I sat on the edge of my bed, head in my hands.
"What?" I said, what happened, what happened to me?
"You're out of the ad-hoc," he said. "You're out of Whuffie. You're bottomed-out," he said.

Cory Doctorow, Down and Out in the Magic Kingdom, Chapter 9

The danger, pointed out in this passage from Doctorow's novel, in having a completely subjective, reputation-based economy is that it is quite possible for someone like me to be made an outsider from the economy due to actions for which I had no responsibility. Granted, similar problems exist in a cash-based economy. The market could bottom out, as we all certainly know, and I could be left with stock in… nothing. Still, there are objective factors, along with the subjective ones that move the market, that justify such occurrences. With a reputation economy, the threat of being ostracized unfairly is very real, and very much free from the protections of objectivity. Thus, this points to a problem with such a system. I do not think it is a problem that would defeat the system, as a general concept, but it is one that may justify eschewing it as a device for commerce.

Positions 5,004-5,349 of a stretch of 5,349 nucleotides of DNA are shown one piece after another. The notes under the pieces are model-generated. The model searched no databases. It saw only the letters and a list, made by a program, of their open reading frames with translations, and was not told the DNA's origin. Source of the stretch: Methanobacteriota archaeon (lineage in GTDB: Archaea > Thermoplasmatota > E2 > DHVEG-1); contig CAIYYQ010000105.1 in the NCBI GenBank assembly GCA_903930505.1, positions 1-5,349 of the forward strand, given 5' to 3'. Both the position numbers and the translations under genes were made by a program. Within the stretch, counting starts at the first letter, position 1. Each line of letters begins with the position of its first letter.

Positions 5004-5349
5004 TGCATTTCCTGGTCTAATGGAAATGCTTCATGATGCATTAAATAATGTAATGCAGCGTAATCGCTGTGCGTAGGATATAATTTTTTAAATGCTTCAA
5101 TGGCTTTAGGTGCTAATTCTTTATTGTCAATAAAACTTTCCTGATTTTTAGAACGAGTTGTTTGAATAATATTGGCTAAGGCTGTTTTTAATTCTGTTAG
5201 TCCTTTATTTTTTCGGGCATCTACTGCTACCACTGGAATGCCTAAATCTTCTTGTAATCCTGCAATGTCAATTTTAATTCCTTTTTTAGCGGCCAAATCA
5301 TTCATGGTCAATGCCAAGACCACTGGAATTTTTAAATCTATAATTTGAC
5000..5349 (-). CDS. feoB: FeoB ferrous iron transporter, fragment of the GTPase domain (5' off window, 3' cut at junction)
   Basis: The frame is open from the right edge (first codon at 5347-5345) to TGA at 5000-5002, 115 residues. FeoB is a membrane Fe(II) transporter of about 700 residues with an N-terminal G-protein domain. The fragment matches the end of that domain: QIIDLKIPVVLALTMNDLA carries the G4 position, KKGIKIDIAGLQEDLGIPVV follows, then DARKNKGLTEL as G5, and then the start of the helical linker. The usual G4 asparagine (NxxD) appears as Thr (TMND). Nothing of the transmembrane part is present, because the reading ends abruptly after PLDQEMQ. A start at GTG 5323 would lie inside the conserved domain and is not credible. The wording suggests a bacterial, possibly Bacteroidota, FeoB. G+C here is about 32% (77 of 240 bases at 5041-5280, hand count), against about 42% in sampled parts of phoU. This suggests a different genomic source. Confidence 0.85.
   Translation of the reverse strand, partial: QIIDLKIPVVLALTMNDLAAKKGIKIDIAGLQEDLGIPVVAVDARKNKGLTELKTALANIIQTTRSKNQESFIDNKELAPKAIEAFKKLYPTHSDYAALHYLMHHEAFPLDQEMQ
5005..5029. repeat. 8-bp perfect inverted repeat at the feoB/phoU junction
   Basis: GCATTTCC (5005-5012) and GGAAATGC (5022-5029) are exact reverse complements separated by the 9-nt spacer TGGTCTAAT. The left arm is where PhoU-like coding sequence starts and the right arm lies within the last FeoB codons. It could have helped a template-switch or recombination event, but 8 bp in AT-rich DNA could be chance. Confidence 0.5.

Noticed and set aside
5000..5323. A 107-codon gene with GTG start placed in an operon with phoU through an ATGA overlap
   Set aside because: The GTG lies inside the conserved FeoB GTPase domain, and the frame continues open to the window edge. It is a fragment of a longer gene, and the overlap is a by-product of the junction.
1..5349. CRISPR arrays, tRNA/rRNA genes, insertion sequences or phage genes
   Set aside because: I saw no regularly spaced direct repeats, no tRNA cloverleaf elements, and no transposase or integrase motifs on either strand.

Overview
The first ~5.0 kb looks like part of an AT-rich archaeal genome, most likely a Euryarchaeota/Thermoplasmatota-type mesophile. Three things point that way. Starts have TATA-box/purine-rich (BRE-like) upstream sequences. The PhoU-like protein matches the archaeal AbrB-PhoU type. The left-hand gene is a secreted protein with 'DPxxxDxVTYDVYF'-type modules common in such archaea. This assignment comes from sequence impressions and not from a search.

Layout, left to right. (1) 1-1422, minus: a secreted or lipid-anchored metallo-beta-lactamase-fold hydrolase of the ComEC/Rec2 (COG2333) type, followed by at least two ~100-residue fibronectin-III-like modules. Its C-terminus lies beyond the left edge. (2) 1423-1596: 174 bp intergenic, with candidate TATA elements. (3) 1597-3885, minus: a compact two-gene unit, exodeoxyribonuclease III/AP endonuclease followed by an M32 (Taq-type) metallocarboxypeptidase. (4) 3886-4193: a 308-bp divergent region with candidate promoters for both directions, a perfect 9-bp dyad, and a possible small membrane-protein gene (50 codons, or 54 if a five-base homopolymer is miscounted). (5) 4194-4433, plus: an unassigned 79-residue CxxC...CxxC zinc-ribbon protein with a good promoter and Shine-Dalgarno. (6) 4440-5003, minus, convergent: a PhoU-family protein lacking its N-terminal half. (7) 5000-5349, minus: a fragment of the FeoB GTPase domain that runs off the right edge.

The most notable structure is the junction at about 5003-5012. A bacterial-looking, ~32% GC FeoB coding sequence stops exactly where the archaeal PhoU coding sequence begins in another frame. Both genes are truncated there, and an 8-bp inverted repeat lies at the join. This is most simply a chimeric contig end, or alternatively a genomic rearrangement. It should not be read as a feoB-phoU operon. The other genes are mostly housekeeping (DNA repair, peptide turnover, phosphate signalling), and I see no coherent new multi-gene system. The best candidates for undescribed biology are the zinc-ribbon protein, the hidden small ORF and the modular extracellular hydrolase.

The subjective nature of reputation is an interesting issue that goes beyond Herodotus. It is one that troubles modern politicians and entertainers, sometimes rightly, and sometimes wrongly. It's for this reason that I think X's website, and Doctorow's novel, are such interesting topics of discussion. Reputation is a matter that merits consideration, because it is a value that, subjectively, has massive impact on our life -- and on the lives of the ancients.

FOR REFERENCES, GO TO http://www.fordham.edu/halsall/ancient/herodotus-creususandsolon.html

unbillable reputation

Hi, folks. I thought I would give a brief introduction to myself before my first post. I'm TPB, host of Unbillable Hours. The gracious host of this site is off gallivanting in the wilds of the Pacific Northwest, and asked me to do some sort effort to shock, titillate, and mystify you. I'm a lawyer, so titillation isn't exactly my forte, but I'll do my best. I'm also a long-time student of Jesuits, though, and that means that I'm burdened with what is likely an asinine interest in the classical world (pre-Middle Ages). So, you'll have to endure my view on reputation, and whuffie, through the eyes of men and women that died long before the days of Charlemagne and Barbarossa.


Misunderstanding Micropayments - Scott McCloud

I must compose an article for my college paper tonight, so Epinions must wait for tomorrow. To tide you over, here's Scott McCloud's defense of micropayments, specifically the BitPass system McCloud uses. McCloud is a visionary, and I foresee a spot for him in the Internet history books of the next half-century.

I'm a regular McCloud reader (especially his Morning Improv), but props for the particular article are due to Fimoculous.